"Visions you know have always been my pasture.....Old castles, old pictures, old histories and a babble of old people make one live back into centuries that cannot disappoint one."
"It (Strawberry Hill) was built to please my own taste, and to some degree please my own visions".
And of course it helped that he was immensely rich. Son of the prime minister Sir Robert Walpole he received lucrative government sinecures worth thousands a year, but it can't be said that he did not spend it well.
Strawberry Hill is a fabulous confection conceived to house a museum that contained Walpole's expanding collection of art and relics from "Queen Bertha'a comb" to a locket containing "hair from Mary Queen of Scots" and a "spur worn by King William at the Battle of the Boyne."
Walpole wanted his house and collections to be admired. He opened his house to the public allowing four visitors a day. The upper class visitors were shown around by Walpole himself leaving the lower order to be escorted by the housekeeper for a guinea a tour.
He introduced an advanced booking system: "Every ticket will admit the Company between the hours of 12 and 3 before dinner. The house will never be shown after dinner nor at all but from the first of May to the first of October." And ........."Those who have tickets are desired not to bring children." In what is a great touch, today's visitors are still given a facsimile of Walpole's guide as their entry ticket.
The first major work at Strawberry Hilll was the staircase hall, begun in 1753 to the designs of Richard Bentley. It was based on the library staircase at Rouen Cathedral. Bentley was to remain Walpole's chief designer for ten years. Horace Walpole was to describe the hall as 'the most particular and chief beauty of the Castle'. The stone-coloured trompe-l'oeil tracery on the walls was copied from the tomb of Prince Arthur in Worcester Cathedral.
At night a black japanned lantern with painted glass gave a shadowy light from a solitary candle, contributing to the air of melancholy. This famously gave rise to Walpole's dream in 1764, of a giant mailed fist appearing from the top of the stairwell above. He woke from a fever to start writing his novel, The Castle of Otranto.
The first major extension would be the Great Parlour, dominated by Bentley's fantastic Gothick chimney piece. While the fireplaces may have been copied from Medieval tombs there were carpets on the floors.
"In truth I do not mean to make my house so Gothic as to exclude convenience and modern refinements in luxury."
The walls were originally hung with portraits of family and friends, some by Sir Joshua Reynolds. Opposite the fireplace hung a painting of Walpole's three nieces, The Ladies Waldegrave 1780, by Reynolds. After his death in 1797 he left Strawberry Hill to the unmarried daughter of a cousin, Lady Anne Seymour Damer, a noted sculptor and then to the Waldegraves, the family of his great niece. In 1848 the Waldegrave family sold off the contents, to their shame leaving the house stripped bare.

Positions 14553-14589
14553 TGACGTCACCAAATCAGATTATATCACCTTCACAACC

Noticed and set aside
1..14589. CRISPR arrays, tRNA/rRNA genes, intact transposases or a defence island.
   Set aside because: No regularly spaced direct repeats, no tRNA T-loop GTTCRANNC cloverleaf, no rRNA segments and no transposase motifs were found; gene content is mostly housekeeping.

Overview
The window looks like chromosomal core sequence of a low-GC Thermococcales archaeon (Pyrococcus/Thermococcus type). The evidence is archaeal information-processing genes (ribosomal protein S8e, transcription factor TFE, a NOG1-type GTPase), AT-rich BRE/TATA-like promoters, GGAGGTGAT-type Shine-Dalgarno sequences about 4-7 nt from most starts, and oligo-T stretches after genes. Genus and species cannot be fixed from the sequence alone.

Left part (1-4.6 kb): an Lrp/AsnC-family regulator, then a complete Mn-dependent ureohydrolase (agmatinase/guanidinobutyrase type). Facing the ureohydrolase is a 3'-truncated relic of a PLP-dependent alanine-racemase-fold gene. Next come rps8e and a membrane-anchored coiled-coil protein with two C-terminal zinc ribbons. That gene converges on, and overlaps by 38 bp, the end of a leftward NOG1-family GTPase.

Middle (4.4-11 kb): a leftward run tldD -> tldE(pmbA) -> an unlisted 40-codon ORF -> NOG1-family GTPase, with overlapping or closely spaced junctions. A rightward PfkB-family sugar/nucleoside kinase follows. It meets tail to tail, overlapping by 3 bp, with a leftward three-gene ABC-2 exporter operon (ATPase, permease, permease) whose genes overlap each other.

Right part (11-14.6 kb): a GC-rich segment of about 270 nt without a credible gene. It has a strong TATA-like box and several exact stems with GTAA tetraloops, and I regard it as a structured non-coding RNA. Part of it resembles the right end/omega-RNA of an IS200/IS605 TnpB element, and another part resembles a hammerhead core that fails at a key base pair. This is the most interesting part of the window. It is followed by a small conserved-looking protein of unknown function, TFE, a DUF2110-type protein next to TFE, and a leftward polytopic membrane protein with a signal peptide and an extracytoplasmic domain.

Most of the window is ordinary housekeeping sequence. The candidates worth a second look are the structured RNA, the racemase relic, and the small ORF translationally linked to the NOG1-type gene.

Walpole installed Gothick bookcases in the library of painted wood derived from the stone doors in the screen of Old St Paul's, and the chimney piece was inspired by John of Eltham's tomb.
Until Bentley's departure the alterations to the original building had not been on a large scale but in 1760 comes the start of Strawberry Hill's most important contribution to 18th architectural history; the addition of the cloister and the gallery above it stretching westwards and terminating in the great round tower so creating the romantic shape of the house. Strawberry Hill was the first house to have been designed to have an irregular outline.
The gallery, over fifty feet in length and thirteen feet wide is the largest room in the house and was intended to resemble a Tudor long gallery. The room is spectacular, over the top and and very chic.
All the rooms in the house were packed with this magpie's collections, from works of the highest quality to trinkets, trivial souvenirs and mementoes of his friends. Adjoining the gallery and the great bedchamber is the celebrated Chapel, later called the Tribune and later still the Cabinet. This small room with semi-circular apses in each wall, a ceiling derived from the Chapter House at York pierced by a yellow glass star-shaped skylight, became a repository for some of the most precious objects in Walpole's collection, including such unholy objects as statues of Antonius and the Apollo Belvedere to a snuff box of lapis lazuli. Every available inch of wall space was hung with portraits, few of religious subjects but all of family, historical or artistic interest. There was a grill over the door to keep the visitors out.
"Vulgar people always see with the ends of their fingers."
With the addition of the round tower, containing the kitchen on the ground floor and the round drawing-room with the great bow window on the first floor, Walpole's house was more or less complete, (with the exception of later offices).